32. Attend the birth of a child.
  33. Visit the sites of 5 revolutions.
  34. Have a cocktail named after me.
  35. Ride a motorcycle.
  36. Stay overnight at the Chelsea Hotel.
  37. Visit Rogue brewery.
  38. Observe the Supreme Court.
  39. Be in a movie.
  40. See the sun rise in Spain.
  41. Drive an American muscle car.
  42. Go zip lining in Costa Rica.
  43. Have a beignet in the French Quarter.
  44. Take Mark to Crater Lake.
  45. Attend an EPL football game.
  46. Write a collection of short stories based on the old women I've known/heard stories about.
  47. Stomp grapes.
  48. Take a road trip alone.
  49. Attend the Sundance Film Festival.
  50. Host a big family holiday celebration.
  51. Write a song.
  52. Have a non-canine or feline pet.
  53. Publish an article in a national circulation magazine.
  54. Plant a tree and watch it grow.
  55. Embroider or cross-stitch a sampler.
  56. Collect over 100 bottles of wine.
  57. See an animal being born.
  58. Visit Jim Morrison's grave in Paris.
  59. Do 108 sun salutations for Globa Mala.
  60. Take a trip by train.
  61. Learn to make doughnuts as amazing as my mom's.
  62. Go to thrift stores in/around every major U.S. city.

3 Comments

Love it, Grace. I'd meet you in the French Quarter anytime! Well...until I move, that is. :)

These are amazing! I hope you don't mind, but I stole a few of your ideas. I love, LOVE this idea. I started one, too, a while back and haven't finished it yet. I call it my "Can Too List." :) Neat!

Hm. Is it weird that I don't have lots of goals like this? There are very few specific things that I have in mind...more like general concepts that I'd like to achieve. I guess I could come up with things that represent those concepts, but the list that starts to come to mind feels empty to me. Interesting! Thanks for posting this.

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I wanna list

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Strange, in light of my last post, but this is my annual pre-birthday stuff I want post. What can I say--I'm an enigma.

There is so much great indie stuff out there. I want to hug it all.

1 Comments

Those bowls are absolutely beautiful!

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What you came here for

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My good friend and mistress of all thing blogging Skye just sent me a list of search terms that have led people to my blog. Quite a few of them are obvious or make sense, but some are too damn funny not to share. A few of my favorites:

  • man hating songs: this actually brings people here all the time, to my great joy
  • erotic stories/making love ata drive in movie: this one took me a minute, but it must be the "ata" that does it
  • girly badass tattoo: hell yes!
  • short brown curly haired actresses from 1930's: specific! I like it!
  • in 'girl interrupted' 1999 what song do susanna and lisa sing to polly outside her door
  • : Hrm...Downtown, I think?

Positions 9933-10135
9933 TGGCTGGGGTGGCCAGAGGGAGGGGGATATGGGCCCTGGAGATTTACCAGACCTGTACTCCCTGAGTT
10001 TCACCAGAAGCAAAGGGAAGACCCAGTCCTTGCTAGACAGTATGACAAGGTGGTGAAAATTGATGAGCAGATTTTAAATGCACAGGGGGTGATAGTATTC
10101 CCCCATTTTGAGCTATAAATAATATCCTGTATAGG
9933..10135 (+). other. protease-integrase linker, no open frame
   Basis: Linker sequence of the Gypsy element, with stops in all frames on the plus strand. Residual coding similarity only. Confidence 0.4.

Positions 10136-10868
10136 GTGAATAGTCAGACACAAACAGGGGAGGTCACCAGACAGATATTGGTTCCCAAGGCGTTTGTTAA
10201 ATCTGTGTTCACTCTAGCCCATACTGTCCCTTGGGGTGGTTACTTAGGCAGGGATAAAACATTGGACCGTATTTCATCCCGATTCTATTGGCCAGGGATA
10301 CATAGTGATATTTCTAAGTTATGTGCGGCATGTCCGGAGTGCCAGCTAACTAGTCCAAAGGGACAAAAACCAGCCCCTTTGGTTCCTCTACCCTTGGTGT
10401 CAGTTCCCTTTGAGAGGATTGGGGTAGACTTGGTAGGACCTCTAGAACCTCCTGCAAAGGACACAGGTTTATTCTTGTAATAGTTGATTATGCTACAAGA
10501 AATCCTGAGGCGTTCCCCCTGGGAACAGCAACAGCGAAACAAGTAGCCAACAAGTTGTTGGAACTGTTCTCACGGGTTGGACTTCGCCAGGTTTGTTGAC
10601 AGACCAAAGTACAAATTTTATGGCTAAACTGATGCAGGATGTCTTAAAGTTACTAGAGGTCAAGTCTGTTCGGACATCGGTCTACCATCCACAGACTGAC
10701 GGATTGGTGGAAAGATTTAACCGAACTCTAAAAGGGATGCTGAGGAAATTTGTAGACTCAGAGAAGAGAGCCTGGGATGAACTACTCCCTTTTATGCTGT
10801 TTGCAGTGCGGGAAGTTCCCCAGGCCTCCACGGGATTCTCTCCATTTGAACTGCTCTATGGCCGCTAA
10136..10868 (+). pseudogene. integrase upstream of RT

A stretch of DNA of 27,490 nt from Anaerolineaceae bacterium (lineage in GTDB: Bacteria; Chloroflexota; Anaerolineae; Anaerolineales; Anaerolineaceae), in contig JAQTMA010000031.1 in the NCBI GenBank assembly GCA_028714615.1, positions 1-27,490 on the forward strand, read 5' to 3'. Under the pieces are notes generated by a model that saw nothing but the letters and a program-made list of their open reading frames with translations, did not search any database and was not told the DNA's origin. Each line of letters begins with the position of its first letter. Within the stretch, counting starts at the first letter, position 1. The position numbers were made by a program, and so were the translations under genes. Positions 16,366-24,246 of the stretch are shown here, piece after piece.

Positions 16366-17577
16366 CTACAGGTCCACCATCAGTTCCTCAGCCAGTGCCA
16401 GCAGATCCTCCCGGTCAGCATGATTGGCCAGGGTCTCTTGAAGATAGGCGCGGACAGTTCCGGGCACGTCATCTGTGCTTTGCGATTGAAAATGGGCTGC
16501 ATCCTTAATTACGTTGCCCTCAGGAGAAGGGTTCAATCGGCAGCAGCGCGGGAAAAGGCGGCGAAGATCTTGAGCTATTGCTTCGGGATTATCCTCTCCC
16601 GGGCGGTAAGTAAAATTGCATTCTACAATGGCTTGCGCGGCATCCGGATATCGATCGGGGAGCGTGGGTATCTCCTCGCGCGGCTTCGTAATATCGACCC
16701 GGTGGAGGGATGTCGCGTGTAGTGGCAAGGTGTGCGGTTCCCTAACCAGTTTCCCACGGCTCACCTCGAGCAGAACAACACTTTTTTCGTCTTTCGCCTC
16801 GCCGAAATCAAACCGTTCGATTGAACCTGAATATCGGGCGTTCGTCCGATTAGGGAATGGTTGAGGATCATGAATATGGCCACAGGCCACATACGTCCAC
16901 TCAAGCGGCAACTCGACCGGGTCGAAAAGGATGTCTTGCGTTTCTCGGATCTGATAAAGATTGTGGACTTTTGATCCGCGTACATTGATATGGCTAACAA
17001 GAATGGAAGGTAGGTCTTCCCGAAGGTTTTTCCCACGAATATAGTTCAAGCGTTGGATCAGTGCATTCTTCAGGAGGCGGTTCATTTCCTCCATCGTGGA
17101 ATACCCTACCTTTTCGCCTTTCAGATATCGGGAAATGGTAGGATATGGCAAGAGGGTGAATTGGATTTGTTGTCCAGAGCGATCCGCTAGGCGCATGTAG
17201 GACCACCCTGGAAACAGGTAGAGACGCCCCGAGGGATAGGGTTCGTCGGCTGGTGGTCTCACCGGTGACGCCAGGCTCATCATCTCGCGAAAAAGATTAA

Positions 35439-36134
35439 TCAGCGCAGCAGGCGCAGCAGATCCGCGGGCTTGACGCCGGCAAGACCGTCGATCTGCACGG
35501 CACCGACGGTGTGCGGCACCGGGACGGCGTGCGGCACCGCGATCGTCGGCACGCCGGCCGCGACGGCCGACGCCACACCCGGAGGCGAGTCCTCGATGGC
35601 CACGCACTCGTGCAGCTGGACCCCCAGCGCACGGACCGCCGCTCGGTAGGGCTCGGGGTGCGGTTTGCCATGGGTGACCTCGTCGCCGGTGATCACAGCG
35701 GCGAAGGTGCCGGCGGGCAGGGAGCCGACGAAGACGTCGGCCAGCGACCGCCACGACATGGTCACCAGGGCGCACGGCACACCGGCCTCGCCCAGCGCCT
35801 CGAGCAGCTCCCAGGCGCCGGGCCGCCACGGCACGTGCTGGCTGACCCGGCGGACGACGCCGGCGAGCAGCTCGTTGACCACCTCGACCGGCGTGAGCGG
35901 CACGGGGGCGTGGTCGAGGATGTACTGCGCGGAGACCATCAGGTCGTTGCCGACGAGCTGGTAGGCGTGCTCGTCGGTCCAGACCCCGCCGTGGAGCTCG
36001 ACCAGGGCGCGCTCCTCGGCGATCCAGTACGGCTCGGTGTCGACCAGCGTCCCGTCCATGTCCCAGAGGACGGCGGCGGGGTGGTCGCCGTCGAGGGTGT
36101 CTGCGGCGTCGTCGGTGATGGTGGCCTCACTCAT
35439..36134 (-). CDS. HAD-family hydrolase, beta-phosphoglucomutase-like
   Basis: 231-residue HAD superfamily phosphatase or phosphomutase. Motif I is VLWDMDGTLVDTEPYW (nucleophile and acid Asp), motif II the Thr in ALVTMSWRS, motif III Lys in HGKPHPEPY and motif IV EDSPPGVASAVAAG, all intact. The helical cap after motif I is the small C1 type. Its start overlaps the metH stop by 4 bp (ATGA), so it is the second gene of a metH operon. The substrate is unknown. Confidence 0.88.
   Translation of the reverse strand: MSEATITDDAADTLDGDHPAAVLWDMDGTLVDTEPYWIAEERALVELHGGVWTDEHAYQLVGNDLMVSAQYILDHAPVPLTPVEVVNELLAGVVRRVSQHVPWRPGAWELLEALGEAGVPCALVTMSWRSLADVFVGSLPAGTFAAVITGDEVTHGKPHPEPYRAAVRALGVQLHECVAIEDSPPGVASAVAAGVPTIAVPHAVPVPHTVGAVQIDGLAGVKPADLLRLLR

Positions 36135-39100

• disney's belle is a whore: I'd say she's more a rape victim with possible Stockholm Syndrome, actually
  • where can i buy malibu musk: good God, why would you want to?
  • is reed college stressful? Haha! Yes. But worth it.
  • evil beagle tattoo: this just makes me laugh
  • every single god damn disney movie ever made: again, hysterical
  • smith college vagina: this is one that probably shouldn't make me laugh, but does anyway
  • what place in shreveport bossier louisiana deals with stories walruses hills and rainbows? Again an odd and specific question.
  • why do i drink more when i get my period: reasonable question. I do, too.

3 Comments

All of those make me laugh! Especially the evil beagle and drinking while having a period. :-)

Christine

I get so many hits for "naked hockey mom" I'm almost inclined to give the people what they want.

I searched for Beagle yodeling since I am watching a Beagle, and right now, she sounds like she is yodeling. I had never heard of that before and was curious whether it was a puppy thing or a Beagle thing. and there you were on my list talking about Uno. I like your blog. :)

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The power of smell

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Since I wrote this post about my addiction to fancy bath stuff and perfume, I have had it in my head to write something about the smells I prefer and why. Obviously, since I make my own essential oil scented products, as well as spending an embarrassing amount of time picking out the smells I want from other people's stuff, I have preferences. There are a set of smells I love and a set of smells I can't stand, and some of it is probably just random taste, but a lot of it does have to do with the feelings that those smells invoke in me. I don't know if I really believe in aromatherapy or not, but it seems undeniable to me that smells do have bearing on your feelings. Bad or overpowering smells are distracting and irritating, while subtle and pleasant smells are calming. Smells can make you nostalgic, obviously, but also tense and troubled. Smells can help you to relax or energize you. But not all smells work the same way for all people, so please don't think of this as instruction or advice. This is just what works for me.

Smells I Love